Cysts of the adrenal gland can be endothelial (45%), pseudocysts (39%), epithelial (9%) or parasitic (7%) in origin (1). The majority of adrenal cysts are benign and non-functional. Functioning and large cysts are known to have a higher risk of malignancy (2). We describe a case of an adrenal lymphangioma which presented as a non-functioning adrenal cyst.
A male patient presented with left scrotal pain in 2012. Ultrasound scan of the scrotum revealed a varicocele. Further upper genito-urinary tract imaging with CT scan showed a 5.5-cm left adrenal mass with calcification (Figure 1A). On investigation adrenal biochemistry was within normal limits with plasma metanephrine levels of 0.20 nmol/L (indicating a very low probability of a pheochromocytoma). Clinically and radiologically the features were those of a non-functional adrenal cyst. As the lesion was large (>5 cm), a decision for excision was undertaken and the patient underwent a left adrenalectomy. Macroscopically, a 5.5 cm × 3.7 cm cyst was identified within the adrenal gland with a multiloculated cut surface and mucoid contents (Figure 1B). Microscopically, thin septae formed the walls of the locules; these were filled with eosinophilic fluid and contained sheets of macrophages (Figure 1C-E). Focal calcification was noted. The locules were lined by flattened endothelial cells which expressed CD31 (Figure 1F) but not CD34, CK7 or CK20, confirming a diagnosis of adrenal lymphangioma. The lesion had been completely excised and required no further treatment.
Pathogenetically, lymphangiomas are benign proliferations of vascular origin, histogenetically arising from lymphatic endothelium. They can be developmental or neoplastic. Most are cystic and are composed of dilated lymphatic channels. They occur at all ages but are most frequently seen in children and in the 3rd to 6th decades of life (3). Lymphangiomas are rare in the chest and abdominal cavity with 95% occurring in the neck and axilla. They have extremely rarely been documented in the adrenal gland, with <60 cases reported in literature (4) and account for <1% of all abdominal lymphangiomas (5).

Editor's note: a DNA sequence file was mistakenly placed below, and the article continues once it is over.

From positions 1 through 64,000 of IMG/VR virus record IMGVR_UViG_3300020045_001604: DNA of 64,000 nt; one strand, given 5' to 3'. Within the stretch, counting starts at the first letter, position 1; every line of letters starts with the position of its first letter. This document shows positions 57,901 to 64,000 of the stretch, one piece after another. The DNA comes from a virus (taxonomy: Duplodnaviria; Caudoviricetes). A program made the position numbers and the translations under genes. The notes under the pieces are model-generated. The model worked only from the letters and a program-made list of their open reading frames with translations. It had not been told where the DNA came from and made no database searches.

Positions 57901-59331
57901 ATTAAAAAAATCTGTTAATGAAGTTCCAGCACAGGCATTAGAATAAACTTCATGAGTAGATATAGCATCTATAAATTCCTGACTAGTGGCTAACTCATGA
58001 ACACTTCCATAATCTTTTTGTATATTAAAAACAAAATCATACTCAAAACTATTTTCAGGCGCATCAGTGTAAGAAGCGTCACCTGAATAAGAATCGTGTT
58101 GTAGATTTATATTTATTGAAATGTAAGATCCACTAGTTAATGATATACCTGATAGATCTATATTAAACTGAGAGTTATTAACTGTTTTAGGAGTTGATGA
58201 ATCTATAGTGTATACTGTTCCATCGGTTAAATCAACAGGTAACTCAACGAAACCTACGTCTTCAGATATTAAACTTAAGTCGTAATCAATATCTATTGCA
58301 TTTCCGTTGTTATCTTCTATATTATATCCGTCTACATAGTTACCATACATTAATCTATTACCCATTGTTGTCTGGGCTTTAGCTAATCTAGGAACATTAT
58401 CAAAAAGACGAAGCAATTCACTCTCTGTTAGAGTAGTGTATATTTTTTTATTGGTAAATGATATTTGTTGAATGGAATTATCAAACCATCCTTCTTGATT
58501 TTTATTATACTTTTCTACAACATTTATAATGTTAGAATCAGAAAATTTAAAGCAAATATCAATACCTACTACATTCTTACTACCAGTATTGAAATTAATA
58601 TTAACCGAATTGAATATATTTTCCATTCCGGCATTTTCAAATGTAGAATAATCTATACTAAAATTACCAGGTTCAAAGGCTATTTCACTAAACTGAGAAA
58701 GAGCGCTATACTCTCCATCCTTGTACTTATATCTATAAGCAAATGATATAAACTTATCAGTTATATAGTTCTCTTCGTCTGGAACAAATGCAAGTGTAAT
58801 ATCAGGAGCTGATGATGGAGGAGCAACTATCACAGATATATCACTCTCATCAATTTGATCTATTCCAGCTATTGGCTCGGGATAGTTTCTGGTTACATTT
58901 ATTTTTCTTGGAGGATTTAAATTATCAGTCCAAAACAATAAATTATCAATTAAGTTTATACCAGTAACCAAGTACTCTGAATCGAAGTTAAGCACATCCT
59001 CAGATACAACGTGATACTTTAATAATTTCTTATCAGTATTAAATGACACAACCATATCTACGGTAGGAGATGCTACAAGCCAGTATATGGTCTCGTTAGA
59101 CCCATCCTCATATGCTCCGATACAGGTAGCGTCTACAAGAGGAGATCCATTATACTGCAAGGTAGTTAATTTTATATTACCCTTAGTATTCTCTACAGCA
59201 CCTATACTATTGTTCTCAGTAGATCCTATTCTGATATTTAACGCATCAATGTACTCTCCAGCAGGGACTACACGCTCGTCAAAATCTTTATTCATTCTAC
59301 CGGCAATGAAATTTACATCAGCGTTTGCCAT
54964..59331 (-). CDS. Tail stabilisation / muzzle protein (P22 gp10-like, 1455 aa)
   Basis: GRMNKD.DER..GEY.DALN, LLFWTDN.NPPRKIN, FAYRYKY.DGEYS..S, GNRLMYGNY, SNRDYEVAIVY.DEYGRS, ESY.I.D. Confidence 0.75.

Adrenal lymphangiomas usually remain asymptomatic throughout life, being found incidentally during abdominal imaging studies, surgery or at autopsy. Symptoms if present are usually related to mass effect (pain, gastrointestinal disturbance, or very rarely a palpable mass) (6).
Differentiation of cystic adrenal lymphangiomas from other benign adrenal cysts and adrenal solid tumours with cystic change poses a diagnostic challenge on imaging. Hormonal evaluation is useful in making the distinction (7). Laboratory findings are by and large non-contributory in diagnosing adrenal lymphangiomas. Hormonal evaluation helps to identify the small subset of “functional cysts” of adrenocortical origin. However this does not solve the problem of distinguishing a lymphangioma from non-functional cysts.
Imaging is able to identify the cystic nature of the lesion but it also does not allow one to reliably distinguish between a non-functioning adrenal cyst and an adrenal lymphangioma. On Ultrasound, adrenal lymphangiomas are well-marginated, typically suprarenal, anechoic lesions which can show shadows or echoes when calcifications are present (8). CT usually demonstrates a hypodense, non-enhancing lesion; on MRI, most are low in signal intensity on T1-weighted images and high on T2-weighted images. If haemorrhage occurs in adrenal lymphangiomas, signal intensity changes to high on both T1- and T2-weighted images (8).
On pathological examination adrenal lymphangiomas are multiloculated, thin-walled cystic lesions, filled with non-viscous, clear, yellow-brown coloured fluid. Microscopy demonstrates that the irregular dilated cystic channels/spaces contain proteinaceous material and usually lack red blood cells. They are lined by flattened, simple endothelial cells, which on immunohistochemistry express CD31, D2-40 (a lymphatic endothelial marker) and are negative for calretinin and CD34.
Management of adrenal cysts including lymphangiomas is based on endocrinological and clinical findings. Small asymptomatic non-functioning cysts are treated conservatively. Indications for surgery include large cysts (≥5 cm diameter), certain imaging findings [high density on unenhanced CT (>10 HU), delayed wash-out of the contrast medium, significant growth of the cyst on serial imaging], functional cysts, symptomatic cysts and cysts prone to complications such as hemorrhage, rupture, or infection (2).
While non-functioning cysts of the adrenal gland are not uncommon in clinical practice (due to the ease with which asymptomatic, incidental lesions are picked up on imaging), we would like to point out that lymphangiomas can also present in the adrenal and clinically and radiologically are indistinguishable from a conventional non-functional adrenal cyst.
This work has been supported by the Department of Histopathology, Guy’s & St Thomas’ Hospital, London, UK.
Ethical Consideration: An ethical approval and/or informed consent were not required for this study.
Conflicts of Interest: The authors have no conflicts of interest to declare.
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